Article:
Pub Date: Jan. 1, 1979

ISBN: 0061965588

Page Count: 772

Publisher: Harper & Row

Review Posted Online: May 26, 2012

Kirkus Reviews Issue: Jan. 1, 1979

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Title notwithstanding, this latest from the National Book Award–winning author is no guidebook to getting woke.

In fact, the word “woke” appears nowhere within its pages. Rather, it is a combination memoir and extension of Atlantic columnist Kendi’s towering Stamped From the Beginning (2016) that leads readers through a taxonomy of racist thought to anti-racist action. Never wavering from the thesis introduced in his previous book, that “racism is a powerful collection of racist policies that lead to racial inequity and are substantiated by racist ideas,” the author posits a seemingly simple binary: “Antiracism is a powerful collection of antiracist policies that lead to racial equity and are substantiated by antiracist ideas.” The author, founding director of American University’s Antiracist Research and Policy Center, chronicles how he grew from a childhood steeped in black liberation Christianity to his doctoral studies, identifying and dispelling the layers of racist thought under which he had operated. “Internalized racism,” he writes, “is the real Black on Black Crime.” Kendi methodically examines racism through numerous lenses: power, biology, ethnicity, body, culture, and so forth, all the way to the intersectional constructs of gender racism and queer racism (the only section of the book that feels rushed). Each chapter examines one facet of racism, the authorial camera alternately zooming in on an episode from Kendi’s life that exemplifies it—e.g., as a teen, he wore light-colored contact lenses, wanting “to be Black but…not…to look Black”—and then panning to the history that informs it (the antebellum hierarchy that valued light skin over dark). The author then reframes those received ideas with inexorable logic: “Either racist policy or Black inferiority explains why White people are wealthier, healthier, and more powerful than Black people today.” If Kendi is justifiably hard on America, he’s just as hard on himself. When he began college, “anti-Black racist ideas covered my freshman eyes like my orange contacts.” This unsparing honesty helps readers, both white and people of color, navigate this difficult intellectual territory.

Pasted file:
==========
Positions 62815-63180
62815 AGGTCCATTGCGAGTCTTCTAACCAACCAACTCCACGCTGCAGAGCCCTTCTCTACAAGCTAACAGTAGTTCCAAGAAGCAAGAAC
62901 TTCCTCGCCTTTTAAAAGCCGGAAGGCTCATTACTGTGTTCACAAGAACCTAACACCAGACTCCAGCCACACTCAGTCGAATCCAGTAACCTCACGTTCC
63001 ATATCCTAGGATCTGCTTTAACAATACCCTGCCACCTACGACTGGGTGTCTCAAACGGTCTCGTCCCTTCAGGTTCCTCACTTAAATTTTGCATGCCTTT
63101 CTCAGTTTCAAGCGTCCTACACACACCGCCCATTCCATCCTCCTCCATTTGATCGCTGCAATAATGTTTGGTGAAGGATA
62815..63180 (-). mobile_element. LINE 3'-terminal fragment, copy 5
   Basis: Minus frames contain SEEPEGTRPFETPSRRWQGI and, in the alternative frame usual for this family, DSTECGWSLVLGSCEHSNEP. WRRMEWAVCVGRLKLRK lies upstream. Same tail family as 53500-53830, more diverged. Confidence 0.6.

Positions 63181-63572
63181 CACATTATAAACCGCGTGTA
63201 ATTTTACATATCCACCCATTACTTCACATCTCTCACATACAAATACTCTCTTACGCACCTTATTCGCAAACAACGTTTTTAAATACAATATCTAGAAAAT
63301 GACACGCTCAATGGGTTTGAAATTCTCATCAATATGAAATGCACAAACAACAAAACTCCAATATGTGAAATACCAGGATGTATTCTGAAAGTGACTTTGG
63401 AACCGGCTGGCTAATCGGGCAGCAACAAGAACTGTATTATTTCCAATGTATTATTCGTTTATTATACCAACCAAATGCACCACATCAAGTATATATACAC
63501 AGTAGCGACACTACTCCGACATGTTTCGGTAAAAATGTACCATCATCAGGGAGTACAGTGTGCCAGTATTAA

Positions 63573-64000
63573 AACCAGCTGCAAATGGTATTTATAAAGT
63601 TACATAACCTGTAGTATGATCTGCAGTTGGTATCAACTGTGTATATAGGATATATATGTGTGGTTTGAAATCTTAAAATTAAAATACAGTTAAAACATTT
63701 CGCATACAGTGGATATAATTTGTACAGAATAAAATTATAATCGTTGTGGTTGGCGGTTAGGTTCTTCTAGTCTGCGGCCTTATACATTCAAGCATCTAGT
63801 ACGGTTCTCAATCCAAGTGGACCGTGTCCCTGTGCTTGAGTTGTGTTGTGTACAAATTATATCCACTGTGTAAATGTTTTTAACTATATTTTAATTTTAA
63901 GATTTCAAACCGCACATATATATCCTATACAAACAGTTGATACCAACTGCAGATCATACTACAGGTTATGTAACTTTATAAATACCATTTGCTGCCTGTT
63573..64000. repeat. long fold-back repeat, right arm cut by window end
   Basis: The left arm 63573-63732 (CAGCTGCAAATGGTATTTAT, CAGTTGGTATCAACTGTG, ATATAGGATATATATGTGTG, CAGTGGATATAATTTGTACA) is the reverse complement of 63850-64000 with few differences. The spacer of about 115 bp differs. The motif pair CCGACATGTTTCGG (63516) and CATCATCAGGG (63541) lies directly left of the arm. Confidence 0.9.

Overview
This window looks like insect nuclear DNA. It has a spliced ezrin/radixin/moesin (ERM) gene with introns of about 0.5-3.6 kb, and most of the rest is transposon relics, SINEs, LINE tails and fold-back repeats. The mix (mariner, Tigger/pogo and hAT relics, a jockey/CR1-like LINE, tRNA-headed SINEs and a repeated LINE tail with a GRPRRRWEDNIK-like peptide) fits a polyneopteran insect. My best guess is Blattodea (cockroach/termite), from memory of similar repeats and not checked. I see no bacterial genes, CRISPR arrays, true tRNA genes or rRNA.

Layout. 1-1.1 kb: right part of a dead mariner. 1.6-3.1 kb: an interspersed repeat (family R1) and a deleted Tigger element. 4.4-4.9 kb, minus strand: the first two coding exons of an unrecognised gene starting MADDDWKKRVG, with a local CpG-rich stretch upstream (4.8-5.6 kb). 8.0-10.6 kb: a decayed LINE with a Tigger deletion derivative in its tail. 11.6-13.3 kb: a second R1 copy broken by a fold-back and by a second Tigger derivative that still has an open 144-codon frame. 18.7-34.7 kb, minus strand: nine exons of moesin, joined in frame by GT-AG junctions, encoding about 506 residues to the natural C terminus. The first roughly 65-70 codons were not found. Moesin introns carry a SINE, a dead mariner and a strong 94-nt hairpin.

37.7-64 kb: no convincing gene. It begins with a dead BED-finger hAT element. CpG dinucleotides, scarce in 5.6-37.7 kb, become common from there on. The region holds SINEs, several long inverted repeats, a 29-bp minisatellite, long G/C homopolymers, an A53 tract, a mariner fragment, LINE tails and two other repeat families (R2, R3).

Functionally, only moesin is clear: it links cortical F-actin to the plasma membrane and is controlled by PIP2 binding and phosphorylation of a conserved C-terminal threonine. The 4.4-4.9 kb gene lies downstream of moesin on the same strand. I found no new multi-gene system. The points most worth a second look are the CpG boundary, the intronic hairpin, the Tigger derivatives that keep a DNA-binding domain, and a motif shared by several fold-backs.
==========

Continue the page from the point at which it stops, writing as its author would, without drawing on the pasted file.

Not an easy read but an essential one.

Pub Date: Aug. 13, 2019

ISBN: 978-0-525-50928-8

Page Count: 320

Publisher: One World/Random House

Review Posted Online: April 28, 2019

Kirkus Reviews Issue: May 15, 2019